From deposits in northwestern Madagascar, paleontologists have unearthed the remains of a strange dinosaur that roamed the region some 65 to 70 million years ago. The researchers describe the novel beast today in the journal Nature.

Scott Sampson of the University of Utah and his colleagues identified the dinosaur on the basis of bones recovered from several individuals, which together represent about 40 percent of the animal's skeleton. The team dubbed their discovery Masiakasaurus knopfleri, deriving the genus name from the Malagasy word "masiaka," meaning vicious. The species name, however, refers to Mark Knopfler, lead singer of the Dire Straits, whose music seemed to bring the researchers good luck: whenever they listened to the band's music in the quarry, they seemed to find more bones of Masiakasaurus.

Masiakasaurus was a featherweight by dinosaur standards at around 80 pounds. But whatever pizzazz the petite specimen lacks in size it makes up for in its peculiar dentition. Indeed, the teeth and jaws of the creature even mystified the paleontologists who discovered it. "When we dug up the first lower jaw bone, we weren't even sure it belonged to a dinosaur," Sampson recalls. "It was only after we compared it with the lower jaws of other carnivorous dinosaurs that we became convinced as to the nature of the owner. Certain features at the back of the jaw are unmistakably theropod." The new dinosaur's dentition is particularly strange because theropods tend to have the same kind of teeth in the front of the mouth as they have in the back of the mouth. Masiakasaurus, in contrast, has flattened and serrated teeth in the back, but conical, slighly curved teeth in the front. The team suggests that the creature probably fed on mammals, snakes, lizards, fish and insects.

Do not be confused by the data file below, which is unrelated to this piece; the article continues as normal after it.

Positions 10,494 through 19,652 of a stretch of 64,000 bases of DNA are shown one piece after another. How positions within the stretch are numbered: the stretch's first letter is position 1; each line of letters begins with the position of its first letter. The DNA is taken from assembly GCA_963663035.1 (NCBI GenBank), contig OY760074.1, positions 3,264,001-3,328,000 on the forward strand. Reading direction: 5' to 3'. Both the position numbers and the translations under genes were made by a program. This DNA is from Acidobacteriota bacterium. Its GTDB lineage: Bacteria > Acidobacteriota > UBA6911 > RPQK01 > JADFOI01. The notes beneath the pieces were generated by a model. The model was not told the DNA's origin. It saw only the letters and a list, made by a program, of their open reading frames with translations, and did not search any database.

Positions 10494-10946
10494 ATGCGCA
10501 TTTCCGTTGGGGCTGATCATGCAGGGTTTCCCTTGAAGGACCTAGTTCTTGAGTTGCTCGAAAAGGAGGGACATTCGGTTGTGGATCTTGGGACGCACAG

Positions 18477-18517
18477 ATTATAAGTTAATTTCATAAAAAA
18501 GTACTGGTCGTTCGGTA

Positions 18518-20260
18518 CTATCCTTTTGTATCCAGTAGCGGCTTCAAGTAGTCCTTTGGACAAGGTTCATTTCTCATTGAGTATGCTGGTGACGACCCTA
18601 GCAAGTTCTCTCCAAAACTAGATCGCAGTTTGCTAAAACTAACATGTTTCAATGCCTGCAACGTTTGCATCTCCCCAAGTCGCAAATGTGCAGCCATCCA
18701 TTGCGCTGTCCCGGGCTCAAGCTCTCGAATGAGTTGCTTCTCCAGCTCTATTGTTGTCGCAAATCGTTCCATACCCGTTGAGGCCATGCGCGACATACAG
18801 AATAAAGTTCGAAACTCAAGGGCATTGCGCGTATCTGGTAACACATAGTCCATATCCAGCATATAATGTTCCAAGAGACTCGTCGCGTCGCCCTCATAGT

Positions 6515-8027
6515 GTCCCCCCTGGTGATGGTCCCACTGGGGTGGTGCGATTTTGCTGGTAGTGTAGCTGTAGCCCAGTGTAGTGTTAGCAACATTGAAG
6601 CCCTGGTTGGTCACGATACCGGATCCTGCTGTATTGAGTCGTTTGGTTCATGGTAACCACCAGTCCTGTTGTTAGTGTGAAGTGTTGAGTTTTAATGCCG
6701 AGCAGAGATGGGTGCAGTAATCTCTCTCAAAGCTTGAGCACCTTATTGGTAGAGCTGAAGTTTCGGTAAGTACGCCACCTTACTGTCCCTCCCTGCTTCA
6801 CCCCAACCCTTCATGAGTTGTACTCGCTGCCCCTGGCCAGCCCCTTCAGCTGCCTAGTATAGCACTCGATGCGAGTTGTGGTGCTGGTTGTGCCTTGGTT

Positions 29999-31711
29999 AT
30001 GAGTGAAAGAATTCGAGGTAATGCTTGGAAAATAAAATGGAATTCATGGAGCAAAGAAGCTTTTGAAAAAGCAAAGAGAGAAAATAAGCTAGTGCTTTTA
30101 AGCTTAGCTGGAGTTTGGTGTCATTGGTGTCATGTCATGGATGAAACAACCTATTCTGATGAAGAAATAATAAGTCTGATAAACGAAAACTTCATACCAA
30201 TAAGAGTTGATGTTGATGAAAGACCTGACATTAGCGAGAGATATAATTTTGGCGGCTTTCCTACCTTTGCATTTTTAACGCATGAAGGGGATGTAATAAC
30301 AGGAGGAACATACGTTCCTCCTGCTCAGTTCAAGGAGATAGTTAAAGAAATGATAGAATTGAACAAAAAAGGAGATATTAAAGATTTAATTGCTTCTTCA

Masiakasaurus shares some specialized characteristics with predatory dinosaurs known from India and Argentina, which reveals that a radiation of small-bodied theropods took place during the late Cretaceous period in the Southern hemisphere--much as it happened in the Northern hemisphere. Moreover, the broad geographic distribution of these small dinosaurs and their larger-bodied cousins, the abelisaurids, may support a recently proposed geophysical hypothesis. This model holds that the landmasses that once formed the giant supercontinent Gondwana may have retained connections much longer that previously thought. "If so," Sampson remarks, "dinosaurs and other land animals may have been able to travel the vast distances between South America and India-Madagascar."